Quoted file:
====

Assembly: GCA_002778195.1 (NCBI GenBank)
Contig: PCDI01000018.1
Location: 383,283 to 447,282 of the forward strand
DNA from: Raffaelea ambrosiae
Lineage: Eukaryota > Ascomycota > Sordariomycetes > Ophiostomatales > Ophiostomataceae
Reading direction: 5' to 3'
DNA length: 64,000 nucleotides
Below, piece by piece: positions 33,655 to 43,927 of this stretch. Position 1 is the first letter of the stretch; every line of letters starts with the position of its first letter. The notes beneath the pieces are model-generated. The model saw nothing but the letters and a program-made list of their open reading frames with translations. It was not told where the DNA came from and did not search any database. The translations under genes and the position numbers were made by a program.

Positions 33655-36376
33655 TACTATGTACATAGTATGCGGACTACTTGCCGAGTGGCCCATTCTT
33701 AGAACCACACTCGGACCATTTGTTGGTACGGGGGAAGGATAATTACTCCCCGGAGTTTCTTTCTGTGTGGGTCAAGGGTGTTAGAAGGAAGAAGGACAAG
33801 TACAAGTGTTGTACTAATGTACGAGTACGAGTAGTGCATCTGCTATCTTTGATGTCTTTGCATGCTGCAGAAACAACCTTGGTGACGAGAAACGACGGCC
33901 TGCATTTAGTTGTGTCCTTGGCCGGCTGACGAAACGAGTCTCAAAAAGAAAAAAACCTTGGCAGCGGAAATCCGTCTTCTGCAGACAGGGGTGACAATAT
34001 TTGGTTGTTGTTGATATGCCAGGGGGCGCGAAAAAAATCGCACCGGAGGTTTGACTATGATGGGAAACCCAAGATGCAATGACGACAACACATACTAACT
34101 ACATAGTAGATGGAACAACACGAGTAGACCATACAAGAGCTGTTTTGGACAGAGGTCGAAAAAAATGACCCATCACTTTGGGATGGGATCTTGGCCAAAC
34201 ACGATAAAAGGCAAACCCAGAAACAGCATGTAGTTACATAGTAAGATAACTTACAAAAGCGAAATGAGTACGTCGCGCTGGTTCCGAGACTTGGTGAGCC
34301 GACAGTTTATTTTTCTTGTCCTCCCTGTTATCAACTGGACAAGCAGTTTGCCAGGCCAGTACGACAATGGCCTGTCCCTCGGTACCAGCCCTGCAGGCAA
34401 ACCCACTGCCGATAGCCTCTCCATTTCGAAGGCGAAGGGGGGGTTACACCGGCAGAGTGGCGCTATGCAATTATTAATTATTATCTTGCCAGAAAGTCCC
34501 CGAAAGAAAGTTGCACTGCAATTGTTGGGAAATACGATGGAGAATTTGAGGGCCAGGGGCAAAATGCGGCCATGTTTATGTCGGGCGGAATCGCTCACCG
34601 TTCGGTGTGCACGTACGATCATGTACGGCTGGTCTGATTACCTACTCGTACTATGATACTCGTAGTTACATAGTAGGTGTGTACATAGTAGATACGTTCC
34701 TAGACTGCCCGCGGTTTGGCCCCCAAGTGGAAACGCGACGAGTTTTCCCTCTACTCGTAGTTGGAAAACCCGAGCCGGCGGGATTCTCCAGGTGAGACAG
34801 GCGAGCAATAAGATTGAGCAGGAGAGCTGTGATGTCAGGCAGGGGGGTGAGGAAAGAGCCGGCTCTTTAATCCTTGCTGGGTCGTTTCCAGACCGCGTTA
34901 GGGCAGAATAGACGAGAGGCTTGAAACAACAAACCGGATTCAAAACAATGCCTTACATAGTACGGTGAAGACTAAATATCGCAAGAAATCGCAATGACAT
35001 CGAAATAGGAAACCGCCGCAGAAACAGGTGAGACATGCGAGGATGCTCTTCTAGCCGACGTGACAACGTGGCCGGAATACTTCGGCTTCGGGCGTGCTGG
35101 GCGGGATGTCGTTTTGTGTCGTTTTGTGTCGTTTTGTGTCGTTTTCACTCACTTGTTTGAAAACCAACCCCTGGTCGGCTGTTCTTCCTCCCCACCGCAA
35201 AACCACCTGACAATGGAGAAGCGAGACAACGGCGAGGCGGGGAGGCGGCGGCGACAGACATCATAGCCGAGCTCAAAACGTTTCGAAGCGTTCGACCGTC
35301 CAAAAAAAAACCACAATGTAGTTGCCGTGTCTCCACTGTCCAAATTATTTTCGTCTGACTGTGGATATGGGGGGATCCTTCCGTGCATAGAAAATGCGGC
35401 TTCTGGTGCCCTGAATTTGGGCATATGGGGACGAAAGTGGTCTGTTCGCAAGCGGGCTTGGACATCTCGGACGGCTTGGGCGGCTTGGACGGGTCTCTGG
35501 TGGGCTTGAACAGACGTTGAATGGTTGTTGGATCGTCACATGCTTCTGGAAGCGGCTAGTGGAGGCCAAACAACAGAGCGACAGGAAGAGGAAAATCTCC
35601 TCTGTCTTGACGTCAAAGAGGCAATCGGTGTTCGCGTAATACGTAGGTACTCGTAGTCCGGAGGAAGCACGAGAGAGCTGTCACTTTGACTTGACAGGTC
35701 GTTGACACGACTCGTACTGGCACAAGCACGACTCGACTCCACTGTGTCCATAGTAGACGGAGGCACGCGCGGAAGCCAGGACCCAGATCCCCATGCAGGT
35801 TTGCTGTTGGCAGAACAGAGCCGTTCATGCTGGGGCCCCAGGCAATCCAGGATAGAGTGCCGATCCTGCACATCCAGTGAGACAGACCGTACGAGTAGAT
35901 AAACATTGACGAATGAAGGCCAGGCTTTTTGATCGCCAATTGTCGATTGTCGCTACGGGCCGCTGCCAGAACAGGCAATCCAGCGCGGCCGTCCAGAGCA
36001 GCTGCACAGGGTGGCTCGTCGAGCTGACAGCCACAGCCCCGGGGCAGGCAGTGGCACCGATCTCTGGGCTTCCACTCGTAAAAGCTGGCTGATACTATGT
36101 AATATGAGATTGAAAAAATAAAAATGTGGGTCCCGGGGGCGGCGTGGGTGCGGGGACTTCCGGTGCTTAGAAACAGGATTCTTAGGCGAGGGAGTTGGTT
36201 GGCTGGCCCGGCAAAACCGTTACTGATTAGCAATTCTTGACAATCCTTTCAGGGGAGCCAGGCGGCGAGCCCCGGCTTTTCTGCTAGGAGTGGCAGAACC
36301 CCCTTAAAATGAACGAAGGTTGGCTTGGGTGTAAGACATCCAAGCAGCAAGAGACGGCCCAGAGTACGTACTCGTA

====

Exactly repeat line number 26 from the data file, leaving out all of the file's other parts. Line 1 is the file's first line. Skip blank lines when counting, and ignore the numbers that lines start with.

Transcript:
35201 AACCACCTGACAATGGAGAAGCGAGACAACGGCGAGGCGGGGAGGCGGCGGCGACAGACATCATAGCCGAGCTCAAAACGTTTCGAAGCGTTCGACCGTC